Three new federal grants totaling $3.4 million will help Erie County fight its opioid epidemic.
"These grants will save lives," Erie County Executive Mark C. Poloncarz said Tuesday.
While the grants are sought by many local governments, Erie County had an edge as it sought the money because county leaders have been ahead of the curve in addressing the crisis, Rep. Brian Higgins, D-Buffalo, said.
"These are highly, highly competitive grants," he said of the funding from the Department of Health and Human Services and the Department of Justice. "And what those two departments look for is, what entity throughout the nation can most efficiently and effectively administer those grants."
The grants will provide:
- $1.6 million over four years to expand access to the overdose rescue drug naloxone, better known as Narcan, to underserved areas throughout Western New York. The money will also go toward overdose rescue training and support for overdose response programs in hospital emergency departments.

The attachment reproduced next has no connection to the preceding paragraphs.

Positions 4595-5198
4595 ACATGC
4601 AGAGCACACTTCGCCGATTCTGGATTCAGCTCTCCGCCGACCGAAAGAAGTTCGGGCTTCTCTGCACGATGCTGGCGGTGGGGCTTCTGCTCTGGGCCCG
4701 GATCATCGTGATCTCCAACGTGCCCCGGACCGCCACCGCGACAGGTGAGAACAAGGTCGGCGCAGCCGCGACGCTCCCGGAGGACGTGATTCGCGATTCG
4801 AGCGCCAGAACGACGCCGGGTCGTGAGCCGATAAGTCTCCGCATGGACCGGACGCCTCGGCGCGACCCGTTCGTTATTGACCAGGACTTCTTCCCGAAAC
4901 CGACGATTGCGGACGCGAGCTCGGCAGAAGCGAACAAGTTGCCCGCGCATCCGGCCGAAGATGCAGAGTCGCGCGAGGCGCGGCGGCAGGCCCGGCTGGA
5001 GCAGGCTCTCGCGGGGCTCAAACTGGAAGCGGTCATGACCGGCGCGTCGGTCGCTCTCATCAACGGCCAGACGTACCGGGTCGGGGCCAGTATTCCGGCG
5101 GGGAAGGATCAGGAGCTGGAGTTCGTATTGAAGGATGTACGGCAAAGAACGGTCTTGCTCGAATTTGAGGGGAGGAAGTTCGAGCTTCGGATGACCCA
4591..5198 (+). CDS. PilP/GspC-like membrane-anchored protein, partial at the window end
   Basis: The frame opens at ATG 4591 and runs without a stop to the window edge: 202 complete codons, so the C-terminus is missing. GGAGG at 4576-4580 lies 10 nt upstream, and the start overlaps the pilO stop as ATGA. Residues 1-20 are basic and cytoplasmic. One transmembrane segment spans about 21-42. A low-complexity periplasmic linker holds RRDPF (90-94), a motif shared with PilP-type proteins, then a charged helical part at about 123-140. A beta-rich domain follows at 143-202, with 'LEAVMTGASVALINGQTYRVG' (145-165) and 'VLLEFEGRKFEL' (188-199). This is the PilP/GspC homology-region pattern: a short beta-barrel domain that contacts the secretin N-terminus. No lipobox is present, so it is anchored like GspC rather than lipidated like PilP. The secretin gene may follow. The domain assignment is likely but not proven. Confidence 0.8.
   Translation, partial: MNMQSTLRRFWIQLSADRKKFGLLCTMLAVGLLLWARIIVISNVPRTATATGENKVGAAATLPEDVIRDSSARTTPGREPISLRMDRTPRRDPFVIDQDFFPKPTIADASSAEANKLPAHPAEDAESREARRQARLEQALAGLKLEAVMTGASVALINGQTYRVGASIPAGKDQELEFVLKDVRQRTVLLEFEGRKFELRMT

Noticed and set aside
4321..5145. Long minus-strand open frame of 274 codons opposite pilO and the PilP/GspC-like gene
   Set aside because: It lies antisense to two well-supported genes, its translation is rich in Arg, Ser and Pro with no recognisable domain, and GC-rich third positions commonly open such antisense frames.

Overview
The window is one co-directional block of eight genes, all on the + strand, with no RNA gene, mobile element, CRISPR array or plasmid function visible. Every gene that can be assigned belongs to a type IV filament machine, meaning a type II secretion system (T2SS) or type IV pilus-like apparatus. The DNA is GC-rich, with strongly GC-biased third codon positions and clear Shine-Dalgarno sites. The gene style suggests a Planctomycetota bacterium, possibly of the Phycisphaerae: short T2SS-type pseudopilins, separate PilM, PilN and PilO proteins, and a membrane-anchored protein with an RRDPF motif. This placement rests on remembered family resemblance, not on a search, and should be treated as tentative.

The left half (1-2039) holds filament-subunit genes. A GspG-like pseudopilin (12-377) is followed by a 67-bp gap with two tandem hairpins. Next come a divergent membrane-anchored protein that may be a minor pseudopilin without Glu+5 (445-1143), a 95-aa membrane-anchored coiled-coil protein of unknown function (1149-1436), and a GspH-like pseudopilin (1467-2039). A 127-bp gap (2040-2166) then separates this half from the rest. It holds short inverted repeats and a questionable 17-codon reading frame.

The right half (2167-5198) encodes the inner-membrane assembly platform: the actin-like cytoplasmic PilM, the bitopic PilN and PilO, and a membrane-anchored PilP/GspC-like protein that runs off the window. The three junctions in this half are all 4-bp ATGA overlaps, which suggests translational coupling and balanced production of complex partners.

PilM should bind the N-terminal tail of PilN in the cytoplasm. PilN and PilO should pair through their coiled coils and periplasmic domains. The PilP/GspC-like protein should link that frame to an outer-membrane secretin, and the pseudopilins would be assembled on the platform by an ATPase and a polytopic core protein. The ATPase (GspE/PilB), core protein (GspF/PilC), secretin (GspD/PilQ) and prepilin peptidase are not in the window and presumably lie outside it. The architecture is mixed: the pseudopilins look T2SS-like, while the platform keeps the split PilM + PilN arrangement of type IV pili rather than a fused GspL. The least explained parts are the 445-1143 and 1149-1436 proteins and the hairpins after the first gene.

- $1 million over three years to create an Opioid Overdose Review Board charged with shaping public health practices and policies related to opioid addiction. The board would look for weaknesses in how the community deals with the opioid crisis and recommend improvements.
- $854,233 over three years to help the Erie County Probation Department evaluate the drug overdose risk of individuals on probation. As part of the Probation Opioid Response Initiative, those considered to be at highest risk would be moved into a program featuring intensive supervision and peer counseling.
"It's going to finally give us the chance to get ahead of things," county Probation Commissioner Brian McLaughlin said.
The opioid drug epidemic has killed more than 1,300 county residents since 2012. The number of deaths has been falling since last year, however, leading to growing hope that the end of 2018 will mark the second straight year of declining opioid deaths. Local leaders said that's a sign that ongoing efforts the county has made over the past few years are working.
Poloncarz said some other counties in New York State have been much slower to address the opioid crisis, making their grant applications less attractive to granting agencies.
"There's no question of what we're going to do because we have a proven track record," he said.